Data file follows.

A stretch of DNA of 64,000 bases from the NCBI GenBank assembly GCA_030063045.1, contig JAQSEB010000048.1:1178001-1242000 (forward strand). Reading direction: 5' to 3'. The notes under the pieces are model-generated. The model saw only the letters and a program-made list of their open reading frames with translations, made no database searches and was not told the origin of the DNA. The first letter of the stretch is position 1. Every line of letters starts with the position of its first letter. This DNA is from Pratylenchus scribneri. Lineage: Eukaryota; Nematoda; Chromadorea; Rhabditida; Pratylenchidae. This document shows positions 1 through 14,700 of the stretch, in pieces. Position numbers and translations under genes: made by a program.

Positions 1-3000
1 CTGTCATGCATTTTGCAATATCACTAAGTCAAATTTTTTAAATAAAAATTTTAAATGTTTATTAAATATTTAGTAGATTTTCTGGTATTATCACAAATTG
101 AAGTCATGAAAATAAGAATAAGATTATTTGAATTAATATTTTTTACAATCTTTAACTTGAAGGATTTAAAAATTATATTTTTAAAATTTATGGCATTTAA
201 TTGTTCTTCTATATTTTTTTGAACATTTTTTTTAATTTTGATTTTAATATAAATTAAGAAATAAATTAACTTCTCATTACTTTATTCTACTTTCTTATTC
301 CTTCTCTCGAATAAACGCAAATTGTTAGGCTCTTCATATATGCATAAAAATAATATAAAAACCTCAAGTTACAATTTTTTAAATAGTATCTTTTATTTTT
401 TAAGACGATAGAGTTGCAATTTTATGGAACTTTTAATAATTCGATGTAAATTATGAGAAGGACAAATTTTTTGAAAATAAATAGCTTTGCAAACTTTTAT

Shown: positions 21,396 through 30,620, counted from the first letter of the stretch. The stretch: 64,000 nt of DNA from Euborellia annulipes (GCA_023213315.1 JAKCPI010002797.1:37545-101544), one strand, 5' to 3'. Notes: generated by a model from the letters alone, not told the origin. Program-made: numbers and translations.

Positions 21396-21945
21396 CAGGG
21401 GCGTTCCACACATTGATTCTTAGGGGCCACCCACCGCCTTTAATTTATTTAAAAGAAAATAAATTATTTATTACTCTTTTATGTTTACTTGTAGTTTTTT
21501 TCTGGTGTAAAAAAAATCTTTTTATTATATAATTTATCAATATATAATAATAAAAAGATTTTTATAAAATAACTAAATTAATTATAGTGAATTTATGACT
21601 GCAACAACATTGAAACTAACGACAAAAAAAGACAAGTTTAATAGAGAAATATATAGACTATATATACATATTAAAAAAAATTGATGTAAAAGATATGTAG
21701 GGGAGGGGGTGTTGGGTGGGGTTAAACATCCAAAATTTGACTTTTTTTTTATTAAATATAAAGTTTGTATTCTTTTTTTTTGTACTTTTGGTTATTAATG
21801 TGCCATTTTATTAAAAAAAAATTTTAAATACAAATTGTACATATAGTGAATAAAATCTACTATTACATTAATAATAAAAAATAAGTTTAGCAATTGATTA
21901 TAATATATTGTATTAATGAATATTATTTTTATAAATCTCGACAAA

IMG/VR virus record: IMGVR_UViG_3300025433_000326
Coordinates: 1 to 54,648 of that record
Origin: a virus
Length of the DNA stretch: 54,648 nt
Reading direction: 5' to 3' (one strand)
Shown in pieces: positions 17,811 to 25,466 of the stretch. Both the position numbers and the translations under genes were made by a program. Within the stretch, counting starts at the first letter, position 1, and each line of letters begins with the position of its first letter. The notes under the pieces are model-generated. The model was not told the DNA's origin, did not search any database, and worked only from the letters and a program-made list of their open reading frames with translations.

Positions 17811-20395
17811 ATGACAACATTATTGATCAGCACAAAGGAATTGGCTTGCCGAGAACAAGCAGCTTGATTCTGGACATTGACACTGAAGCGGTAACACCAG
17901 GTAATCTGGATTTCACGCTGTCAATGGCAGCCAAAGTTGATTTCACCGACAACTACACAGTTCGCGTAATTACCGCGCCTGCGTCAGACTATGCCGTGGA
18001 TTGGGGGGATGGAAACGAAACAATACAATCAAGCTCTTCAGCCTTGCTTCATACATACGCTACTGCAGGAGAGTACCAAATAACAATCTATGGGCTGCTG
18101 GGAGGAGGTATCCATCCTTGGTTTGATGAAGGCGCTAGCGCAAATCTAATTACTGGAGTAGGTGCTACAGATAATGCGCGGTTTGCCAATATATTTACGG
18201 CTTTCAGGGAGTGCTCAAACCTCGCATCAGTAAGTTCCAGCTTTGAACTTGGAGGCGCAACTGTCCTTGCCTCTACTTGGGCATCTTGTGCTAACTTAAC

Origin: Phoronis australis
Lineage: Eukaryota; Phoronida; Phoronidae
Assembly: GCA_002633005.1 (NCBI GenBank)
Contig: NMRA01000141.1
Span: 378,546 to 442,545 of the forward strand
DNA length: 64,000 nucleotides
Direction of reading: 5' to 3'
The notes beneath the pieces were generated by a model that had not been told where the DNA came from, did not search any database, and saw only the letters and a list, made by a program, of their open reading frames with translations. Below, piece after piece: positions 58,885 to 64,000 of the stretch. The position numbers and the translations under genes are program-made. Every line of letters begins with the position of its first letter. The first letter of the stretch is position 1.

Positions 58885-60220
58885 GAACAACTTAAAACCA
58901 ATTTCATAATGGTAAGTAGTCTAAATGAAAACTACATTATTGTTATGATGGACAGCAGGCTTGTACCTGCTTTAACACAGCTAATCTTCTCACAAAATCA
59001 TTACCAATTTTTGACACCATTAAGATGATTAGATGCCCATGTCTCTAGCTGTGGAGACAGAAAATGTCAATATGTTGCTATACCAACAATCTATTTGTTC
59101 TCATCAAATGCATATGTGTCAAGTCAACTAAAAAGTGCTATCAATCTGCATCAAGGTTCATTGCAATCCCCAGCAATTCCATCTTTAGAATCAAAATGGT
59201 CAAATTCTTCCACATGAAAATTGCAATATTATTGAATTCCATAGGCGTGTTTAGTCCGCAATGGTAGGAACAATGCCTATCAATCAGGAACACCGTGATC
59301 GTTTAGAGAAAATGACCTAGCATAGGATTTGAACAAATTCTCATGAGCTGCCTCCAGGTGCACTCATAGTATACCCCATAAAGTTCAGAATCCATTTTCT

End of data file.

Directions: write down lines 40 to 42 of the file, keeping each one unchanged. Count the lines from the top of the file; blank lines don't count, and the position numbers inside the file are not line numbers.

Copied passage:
59001 TTACCAATTTTTGACACCATTAAGATGATTAGATGCCCATGTCTCTAGCTGTGGAGACAGAAAATGTCAATATGTTGCTATACCAACAATCTATTTGTTC
59101 TCATCAAATGCATATGTGTCAAGTCAACTAAAAAGTGCTATCAATCTGCATCAAGGTTCATTGCAATCCCCAGCAATTCCATCTTTAGAATCAAAATGGT
59201 CAAATTCTTCCACATGAAAATTGCAATATTATTGAATTCCATAGGCGTGTTTAGTCCGCAATGGTAGGAACAATGCCTATCAATCAGGAACACCGTGATC